Indian musical instruments in Army bands, new naval ensign, Raj Path renamed Kartavya Path. But one colonial legacy Modi hasn’t shown interest in eradicating is the Police Act of 1861. Forty-five annas worth of goods had vanished from the house in Katra Sheesh Mahal, nestled inside the lanes of Delhi’s Chandni Chowk: Kitchen utensils, women’s clothes, a hookah, and, mysteriously, a bowl of kulfi ice cream.
Late in 1861, Maeeduddin Yar Khan, son of Muhammad, walked into the Sabzi Mandi police station, one of three in Delhi, to report the crime. There is no way of telling what the police, over-burdened investigating gambling, prostitution, stolen mules and murders, made of the curious case of the kulfi thief. The crime was, however, recorded in the first-ever First Information Report.
Ever since he took power, Prime Minister Narendra Modi has been exhorting Indians to shed their colonial inheritance. Army bands have Indian musical instruments, there is a new naval ensign, and Raj Path has been renamed Kartavya Path. There is one colonial legacy, though, that Modi hasn’t shown interest in eradicating: The Police Act of 1861, which makes Indian police forces accountable to the political establishment but not the people.
Sixteen years ago this week, the Supreme Court laid out a blueprint for reforming the colonial-era governance of India’s police among other things, calling on state and central governments to set up independent bodies to regulate the appointment of its higher leadership. The reforms called for giving the police functional autonomy, demanding public accountability in return.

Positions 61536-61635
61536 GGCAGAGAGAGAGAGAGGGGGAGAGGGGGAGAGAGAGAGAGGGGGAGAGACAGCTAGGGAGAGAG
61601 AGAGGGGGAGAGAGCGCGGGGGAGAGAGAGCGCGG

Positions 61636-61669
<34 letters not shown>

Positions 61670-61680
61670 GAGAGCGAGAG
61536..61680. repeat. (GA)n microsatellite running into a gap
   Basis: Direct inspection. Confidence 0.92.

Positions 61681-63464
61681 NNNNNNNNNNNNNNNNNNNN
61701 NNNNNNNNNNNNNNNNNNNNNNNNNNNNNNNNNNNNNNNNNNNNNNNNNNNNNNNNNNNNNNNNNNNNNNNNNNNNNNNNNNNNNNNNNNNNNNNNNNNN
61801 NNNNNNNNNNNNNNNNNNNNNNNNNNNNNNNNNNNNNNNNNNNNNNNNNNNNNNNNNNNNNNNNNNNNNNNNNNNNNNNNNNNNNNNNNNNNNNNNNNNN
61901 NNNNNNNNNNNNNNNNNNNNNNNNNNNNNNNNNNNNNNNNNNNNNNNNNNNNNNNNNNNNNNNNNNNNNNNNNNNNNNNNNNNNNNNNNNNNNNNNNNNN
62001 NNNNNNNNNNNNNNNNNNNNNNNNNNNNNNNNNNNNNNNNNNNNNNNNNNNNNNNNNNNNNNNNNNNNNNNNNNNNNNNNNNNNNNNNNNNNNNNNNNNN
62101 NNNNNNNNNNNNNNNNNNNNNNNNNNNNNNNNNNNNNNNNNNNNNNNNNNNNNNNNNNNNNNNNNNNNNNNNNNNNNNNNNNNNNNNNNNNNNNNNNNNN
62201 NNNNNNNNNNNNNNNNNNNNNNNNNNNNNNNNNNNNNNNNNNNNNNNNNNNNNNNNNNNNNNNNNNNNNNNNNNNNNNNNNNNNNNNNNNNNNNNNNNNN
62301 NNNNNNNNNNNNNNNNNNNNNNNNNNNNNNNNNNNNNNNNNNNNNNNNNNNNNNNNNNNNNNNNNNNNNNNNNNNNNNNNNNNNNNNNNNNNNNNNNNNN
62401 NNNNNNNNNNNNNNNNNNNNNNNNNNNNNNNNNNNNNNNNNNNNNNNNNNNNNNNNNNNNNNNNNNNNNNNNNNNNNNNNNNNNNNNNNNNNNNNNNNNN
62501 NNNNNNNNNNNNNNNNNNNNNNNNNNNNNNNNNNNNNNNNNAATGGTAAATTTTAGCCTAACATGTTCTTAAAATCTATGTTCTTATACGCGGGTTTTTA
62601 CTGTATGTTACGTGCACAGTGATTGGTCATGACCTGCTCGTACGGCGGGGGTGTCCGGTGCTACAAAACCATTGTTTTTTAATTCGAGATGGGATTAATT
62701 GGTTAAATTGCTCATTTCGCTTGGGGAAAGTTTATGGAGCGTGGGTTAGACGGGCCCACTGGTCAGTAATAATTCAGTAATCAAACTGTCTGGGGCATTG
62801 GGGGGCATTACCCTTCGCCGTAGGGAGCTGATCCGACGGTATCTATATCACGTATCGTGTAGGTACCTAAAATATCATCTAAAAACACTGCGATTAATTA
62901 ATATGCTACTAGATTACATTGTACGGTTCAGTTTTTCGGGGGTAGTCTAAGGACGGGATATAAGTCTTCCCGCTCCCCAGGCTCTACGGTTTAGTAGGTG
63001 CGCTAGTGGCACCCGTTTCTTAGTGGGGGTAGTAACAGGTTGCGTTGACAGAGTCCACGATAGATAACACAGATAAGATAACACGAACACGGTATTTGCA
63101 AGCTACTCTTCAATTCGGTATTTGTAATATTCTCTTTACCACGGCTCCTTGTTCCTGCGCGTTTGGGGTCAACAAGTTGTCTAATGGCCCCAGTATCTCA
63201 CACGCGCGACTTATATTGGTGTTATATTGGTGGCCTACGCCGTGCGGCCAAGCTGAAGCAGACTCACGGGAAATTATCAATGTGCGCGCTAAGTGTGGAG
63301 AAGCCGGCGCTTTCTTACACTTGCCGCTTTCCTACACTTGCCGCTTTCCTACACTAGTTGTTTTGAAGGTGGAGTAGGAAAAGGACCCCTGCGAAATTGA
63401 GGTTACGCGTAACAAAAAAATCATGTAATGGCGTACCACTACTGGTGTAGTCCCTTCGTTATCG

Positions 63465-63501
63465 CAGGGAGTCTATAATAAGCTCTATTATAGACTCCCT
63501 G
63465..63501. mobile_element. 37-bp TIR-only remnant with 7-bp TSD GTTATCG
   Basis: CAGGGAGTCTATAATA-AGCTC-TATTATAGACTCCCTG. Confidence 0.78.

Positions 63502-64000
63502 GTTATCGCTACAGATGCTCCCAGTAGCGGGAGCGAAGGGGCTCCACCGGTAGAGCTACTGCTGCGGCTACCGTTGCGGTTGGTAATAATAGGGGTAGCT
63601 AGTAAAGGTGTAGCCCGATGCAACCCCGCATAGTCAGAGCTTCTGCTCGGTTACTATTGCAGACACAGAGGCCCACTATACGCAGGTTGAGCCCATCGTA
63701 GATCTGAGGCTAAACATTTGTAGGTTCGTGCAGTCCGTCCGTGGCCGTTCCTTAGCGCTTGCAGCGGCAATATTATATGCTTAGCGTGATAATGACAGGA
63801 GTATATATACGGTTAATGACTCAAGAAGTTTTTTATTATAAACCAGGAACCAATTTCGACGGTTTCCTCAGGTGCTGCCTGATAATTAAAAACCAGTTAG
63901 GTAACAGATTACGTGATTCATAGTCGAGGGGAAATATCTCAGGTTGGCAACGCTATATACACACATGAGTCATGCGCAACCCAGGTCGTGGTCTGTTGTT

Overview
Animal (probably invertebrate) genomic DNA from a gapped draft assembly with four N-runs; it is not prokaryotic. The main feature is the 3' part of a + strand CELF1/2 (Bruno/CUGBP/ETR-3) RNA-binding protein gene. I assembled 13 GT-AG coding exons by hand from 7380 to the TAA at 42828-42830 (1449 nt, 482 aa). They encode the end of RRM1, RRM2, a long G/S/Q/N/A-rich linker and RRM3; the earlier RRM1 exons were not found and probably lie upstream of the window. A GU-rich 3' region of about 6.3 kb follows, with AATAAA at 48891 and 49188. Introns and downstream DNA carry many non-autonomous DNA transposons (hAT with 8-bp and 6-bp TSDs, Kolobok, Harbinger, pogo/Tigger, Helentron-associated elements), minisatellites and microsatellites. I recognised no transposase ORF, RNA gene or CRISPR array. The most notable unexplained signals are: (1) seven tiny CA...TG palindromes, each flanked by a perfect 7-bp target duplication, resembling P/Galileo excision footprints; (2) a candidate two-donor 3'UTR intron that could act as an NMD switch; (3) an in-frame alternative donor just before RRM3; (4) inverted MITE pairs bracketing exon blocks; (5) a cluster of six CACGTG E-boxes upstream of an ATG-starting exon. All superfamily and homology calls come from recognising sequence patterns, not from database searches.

Last week, when four men rode down a highway in Bihar, shooting at random rampage, police have alleged, that was meant to spread fear of their gang—the costs of the failure to reform became evident. Local police completely failed to respond as the shooting proceeded, and that isn’t the only sign of a criminal justice system in disarray. Efforts to fast-track sexual assault trials are flailing, while new organised crime and terrorism threats are emerging.
Legislative models to replace the 1861 Act, emphasising police accountability, have long been in place. In the years since the Supreme Court judgment, 17 states have passed new Police Acts. But not one has implemented the independent system for appointments and tenure the Supreme Court mandated. In most states, political interference in appointments remains the norm—from the level of the Station House Officer to the Director-General. Appointments by the central government, too, remain clouded by opaque criteria and processes.